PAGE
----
(i.e. SMITH, John, 1890 / 12-Dec-1943)

They may also indicate some family relationship, Mother, Father, Son, Daughter, Grandmother, Grandfather; or, "Wife of", "Husband of".
(i.e. SMITH, John, 1890 / 12-Dec-1943, Father, Husband of Mary)

Sometimes there may be a military reference. You should include those details toward the end of your note book line.
(i.e. SMITH, John, 1885 / 1960, Father, Vet WWII, 1st Sgt.)

In the case of a woman, her maiden name may be mentioned.
(i.e. SMITH, Mary, 1885 / 1960, Mother, (nee SWARTZ)<--(Very Important!)

You want to record EVERYTHING that's inscribed. If a marker has any unique features about it (size, shape, markings, etc.) record that info in the lefthand column of your note book, across from that name.

You'll also come across stones with a DIFFERENT surname inscribed rather than the family name. Here's how you notate it:
(i.e. WILLIS, George, 1860 / 1942, Father, (same stone as SMITH, John))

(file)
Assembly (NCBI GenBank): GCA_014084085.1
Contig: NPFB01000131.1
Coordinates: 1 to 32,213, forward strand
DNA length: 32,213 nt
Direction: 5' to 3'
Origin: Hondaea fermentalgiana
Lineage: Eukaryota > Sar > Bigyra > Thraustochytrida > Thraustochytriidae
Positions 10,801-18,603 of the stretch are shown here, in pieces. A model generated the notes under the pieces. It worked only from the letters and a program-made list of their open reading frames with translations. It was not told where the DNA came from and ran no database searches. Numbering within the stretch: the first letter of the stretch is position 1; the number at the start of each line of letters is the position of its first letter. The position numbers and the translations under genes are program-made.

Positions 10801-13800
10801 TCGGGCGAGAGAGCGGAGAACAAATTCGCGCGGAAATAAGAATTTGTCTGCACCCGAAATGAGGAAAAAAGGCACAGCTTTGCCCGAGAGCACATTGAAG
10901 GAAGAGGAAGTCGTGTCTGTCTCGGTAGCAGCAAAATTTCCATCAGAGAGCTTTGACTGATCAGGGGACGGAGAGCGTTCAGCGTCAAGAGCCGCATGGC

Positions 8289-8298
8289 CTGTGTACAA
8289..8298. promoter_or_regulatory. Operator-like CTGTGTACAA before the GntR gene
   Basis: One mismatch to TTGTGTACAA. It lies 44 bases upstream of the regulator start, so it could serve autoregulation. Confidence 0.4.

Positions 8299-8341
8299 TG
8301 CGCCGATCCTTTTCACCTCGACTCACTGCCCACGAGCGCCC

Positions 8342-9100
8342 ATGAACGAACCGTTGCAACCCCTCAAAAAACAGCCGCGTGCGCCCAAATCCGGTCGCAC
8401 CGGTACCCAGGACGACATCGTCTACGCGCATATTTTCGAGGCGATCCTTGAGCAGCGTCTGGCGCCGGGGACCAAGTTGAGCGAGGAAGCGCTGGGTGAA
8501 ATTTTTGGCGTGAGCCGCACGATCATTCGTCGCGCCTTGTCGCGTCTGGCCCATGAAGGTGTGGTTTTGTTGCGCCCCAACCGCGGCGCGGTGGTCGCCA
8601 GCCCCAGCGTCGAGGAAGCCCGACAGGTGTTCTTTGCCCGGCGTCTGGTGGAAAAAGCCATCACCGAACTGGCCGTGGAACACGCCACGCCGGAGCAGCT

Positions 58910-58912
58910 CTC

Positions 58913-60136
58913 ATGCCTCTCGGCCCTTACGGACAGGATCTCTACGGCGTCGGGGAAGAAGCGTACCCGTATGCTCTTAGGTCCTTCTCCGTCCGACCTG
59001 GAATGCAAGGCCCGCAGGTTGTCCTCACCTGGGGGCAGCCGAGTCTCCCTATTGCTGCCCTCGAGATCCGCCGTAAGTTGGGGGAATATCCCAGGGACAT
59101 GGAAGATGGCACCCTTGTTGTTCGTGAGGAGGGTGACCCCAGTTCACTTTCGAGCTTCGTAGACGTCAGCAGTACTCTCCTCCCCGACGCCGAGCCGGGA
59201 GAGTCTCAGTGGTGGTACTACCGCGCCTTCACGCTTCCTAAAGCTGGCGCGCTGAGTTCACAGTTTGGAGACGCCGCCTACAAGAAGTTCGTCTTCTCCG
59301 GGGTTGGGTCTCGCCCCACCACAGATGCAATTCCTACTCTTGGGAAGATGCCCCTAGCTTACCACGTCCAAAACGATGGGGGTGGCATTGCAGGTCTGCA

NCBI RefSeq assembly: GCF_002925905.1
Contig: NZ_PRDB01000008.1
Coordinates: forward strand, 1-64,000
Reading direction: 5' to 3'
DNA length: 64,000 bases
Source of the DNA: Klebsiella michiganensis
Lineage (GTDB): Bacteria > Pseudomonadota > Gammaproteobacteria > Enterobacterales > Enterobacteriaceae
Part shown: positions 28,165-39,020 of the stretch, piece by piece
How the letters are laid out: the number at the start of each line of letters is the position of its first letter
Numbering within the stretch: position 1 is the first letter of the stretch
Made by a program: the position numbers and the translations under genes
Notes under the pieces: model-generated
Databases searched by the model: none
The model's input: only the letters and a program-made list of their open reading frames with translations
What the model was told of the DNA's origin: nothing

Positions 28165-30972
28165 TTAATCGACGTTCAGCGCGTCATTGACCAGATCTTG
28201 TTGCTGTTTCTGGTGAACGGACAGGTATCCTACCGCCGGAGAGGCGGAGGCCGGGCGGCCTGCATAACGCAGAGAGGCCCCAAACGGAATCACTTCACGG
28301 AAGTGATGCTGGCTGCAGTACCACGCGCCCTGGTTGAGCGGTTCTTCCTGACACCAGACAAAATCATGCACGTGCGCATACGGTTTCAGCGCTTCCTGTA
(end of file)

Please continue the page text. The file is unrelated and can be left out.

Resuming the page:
(i.e. SMITH, Mary SWARTZ, 1885 / 1960, Mother, (same stone as John))

10.) BLANK DATES.
While pre-planning, many people have markers put in place BEFORE they die. As a result, the deathdate is usually blank. This means the person is probably STILL ALIVE and their privacy should be protected. You can indicate that a stone exists, BUT, it should NOT contain ANY dates:
(i.e. SMITH, Mary SWARTZ, (no dates))
(You can mark the birthdate in your notes, but don't publish it!)
If it's "obvious" that a person is dead (more than 100 years old), it is "OK" to say:
(i.e. SMITH, Mary SWARTZ, 1845-19__

11.) YOUR SAFETY.
Most important is your own safety. ALWAYS be aware of your surroundings. Do NOT get so engrossed in what you are doing soas to forget staying ALERT! If at all possible, bring a friend along to help you do your recordings. (Maybe they'll even help!) Actually this can be a very relaxing, enjoyable and educational experience for you. Cemeteries are usually located in countryside atmospheres. You WILL see wildlife! They live there. YOU are the intruder. Don't bother them and they won't bother you! (Most likely they'll run away).

12.) BE A GOOD CITIZEN.
If you come across anything that doesn't seem naturally right to you, report it, either to the cemetery office or to some local authorities.

Good Luck--God Bless, and THANK YOU!


Thanks for stopping by.  If I've helped, or you care to volunteer or contribute files to my website, drop me a line to the E-Mail address on my Home Page (linked below)!